Clathrin coat controls synaptic vesicle acidification by blocking vacuolar ATPase activity


  • Z. Farsi
  • S. Gowrisankaran
  • M. Krunic
  • B. Rammner
  • A. Woehler
  • E.M. Lafer
  • C. Mim
  • R. Jahn
  • I. Milosevic


  • eLife


  • eLife 7: e32569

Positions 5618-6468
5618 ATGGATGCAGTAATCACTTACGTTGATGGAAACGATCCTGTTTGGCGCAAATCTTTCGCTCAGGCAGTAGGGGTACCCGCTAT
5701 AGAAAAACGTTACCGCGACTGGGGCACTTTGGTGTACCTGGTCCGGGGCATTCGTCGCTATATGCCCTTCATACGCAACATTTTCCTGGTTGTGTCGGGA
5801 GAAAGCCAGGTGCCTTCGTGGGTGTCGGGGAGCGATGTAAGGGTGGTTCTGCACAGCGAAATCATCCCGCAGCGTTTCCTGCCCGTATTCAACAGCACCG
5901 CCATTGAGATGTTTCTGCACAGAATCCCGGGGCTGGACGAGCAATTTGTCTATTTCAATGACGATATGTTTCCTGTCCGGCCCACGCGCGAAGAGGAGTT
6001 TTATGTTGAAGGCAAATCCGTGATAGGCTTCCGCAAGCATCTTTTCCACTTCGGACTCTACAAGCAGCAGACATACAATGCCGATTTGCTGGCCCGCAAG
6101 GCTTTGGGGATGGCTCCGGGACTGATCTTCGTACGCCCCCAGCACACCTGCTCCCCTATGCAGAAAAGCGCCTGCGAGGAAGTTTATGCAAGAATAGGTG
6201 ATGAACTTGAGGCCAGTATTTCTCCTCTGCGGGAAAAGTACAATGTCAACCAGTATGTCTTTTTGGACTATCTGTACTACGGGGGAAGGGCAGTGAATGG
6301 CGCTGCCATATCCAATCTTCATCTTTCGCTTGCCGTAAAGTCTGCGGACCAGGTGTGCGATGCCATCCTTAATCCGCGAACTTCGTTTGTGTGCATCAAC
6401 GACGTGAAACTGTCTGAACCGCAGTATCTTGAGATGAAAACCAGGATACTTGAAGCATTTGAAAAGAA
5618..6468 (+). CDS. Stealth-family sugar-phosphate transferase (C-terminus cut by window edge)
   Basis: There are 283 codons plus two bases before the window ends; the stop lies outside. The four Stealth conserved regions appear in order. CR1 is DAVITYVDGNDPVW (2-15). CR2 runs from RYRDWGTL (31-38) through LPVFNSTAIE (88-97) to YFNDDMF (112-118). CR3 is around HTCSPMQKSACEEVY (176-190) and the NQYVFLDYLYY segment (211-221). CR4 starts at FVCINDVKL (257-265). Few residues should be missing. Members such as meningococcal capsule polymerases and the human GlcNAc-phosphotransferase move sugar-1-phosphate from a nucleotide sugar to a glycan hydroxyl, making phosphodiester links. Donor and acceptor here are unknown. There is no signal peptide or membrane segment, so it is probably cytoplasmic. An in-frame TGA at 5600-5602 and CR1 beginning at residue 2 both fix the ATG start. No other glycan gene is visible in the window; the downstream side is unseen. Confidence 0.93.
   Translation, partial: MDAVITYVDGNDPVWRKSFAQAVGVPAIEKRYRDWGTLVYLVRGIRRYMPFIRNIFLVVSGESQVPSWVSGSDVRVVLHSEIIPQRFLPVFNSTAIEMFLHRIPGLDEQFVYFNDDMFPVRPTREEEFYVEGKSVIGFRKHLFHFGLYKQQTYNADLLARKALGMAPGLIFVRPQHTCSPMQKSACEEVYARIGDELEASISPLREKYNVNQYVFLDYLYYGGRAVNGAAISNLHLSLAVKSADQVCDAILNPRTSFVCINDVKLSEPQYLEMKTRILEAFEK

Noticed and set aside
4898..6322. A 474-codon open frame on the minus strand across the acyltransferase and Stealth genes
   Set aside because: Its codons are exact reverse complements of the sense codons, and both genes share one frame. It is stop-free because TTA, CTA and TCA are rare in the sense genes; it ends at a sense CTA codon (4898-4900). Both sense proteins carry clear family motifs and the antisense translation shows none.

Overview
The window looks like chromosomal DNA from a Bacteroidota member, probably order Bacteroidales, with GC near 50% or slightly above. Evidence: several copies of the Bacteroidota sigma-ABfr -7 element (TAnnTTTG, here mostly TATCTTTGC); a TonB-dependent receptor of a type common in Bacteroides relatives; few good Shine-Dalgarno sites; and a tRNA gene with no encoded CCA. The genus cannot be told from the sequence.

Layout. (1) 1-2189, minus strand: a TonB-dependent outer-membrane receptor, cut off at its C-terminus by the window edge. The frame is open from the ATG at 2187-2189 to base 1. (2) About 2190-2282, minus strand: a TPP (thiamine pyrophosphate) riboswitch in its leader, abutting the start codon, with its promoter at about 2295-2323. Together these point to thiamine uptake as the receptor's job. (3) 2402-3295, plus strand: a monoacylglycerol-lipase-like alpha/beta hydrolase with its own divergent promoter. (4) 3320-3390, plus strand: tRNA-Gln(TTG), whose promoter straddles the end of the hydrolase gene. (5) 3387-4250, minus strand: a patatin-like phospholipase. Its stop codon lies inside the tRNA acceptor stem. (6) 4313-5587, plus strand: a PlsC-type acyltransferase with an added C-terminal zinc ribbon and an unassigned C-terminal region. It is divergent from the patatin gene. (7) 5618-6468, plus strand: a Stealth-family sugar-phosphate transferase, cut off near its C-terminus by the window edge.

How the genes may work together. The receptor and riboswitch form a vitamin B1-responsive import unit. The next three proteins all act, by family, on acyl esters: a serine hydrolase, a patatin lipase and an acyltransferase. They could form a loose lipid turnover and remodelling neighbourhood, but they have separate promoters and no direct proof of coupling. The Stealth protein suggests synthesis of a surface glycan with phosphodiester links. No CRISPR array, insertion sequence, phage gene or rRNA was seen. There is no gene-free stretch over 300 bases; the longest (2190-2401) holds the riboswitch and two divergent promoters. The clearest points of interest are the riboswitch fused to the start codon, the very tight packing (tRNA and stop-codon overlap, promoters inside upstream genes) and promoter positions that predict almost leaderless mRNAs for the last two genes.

• Newly-formed synaptic vesicles (SVs) are rapidly acidified by vacuolar adenosine triphosphatases (vATPases), generating a proton electrochemical gradient that drives neurotransmitter loading. Clathrin-mediated endocytosis is needed for the formation of new SVs, yet it is unclear when endocytosed vesicles acidify and refill at the synapse. Here, we isolated clathrin-coated vesicles (CCVs) from mouse brain to measure their acidification directly at the single vesicle level. We observed that the ATP-induced acidification of CCVs was strikingly reduced in comparison to SVs. Remarkably, when the coat was removed from CCVs, uncoated vesicles regained ATP-dependent acidification, demonstrating that CCVs contain the functional vATPase, yet its function is inhibited by the clathrin coat. Considering the known structures of the vATPase and clathrin coat, we propose a model in which the formation of the coat surrounds the vATPase and blocks its activity. Such inhibition is likely fundamental for the proper timing of SV refilling.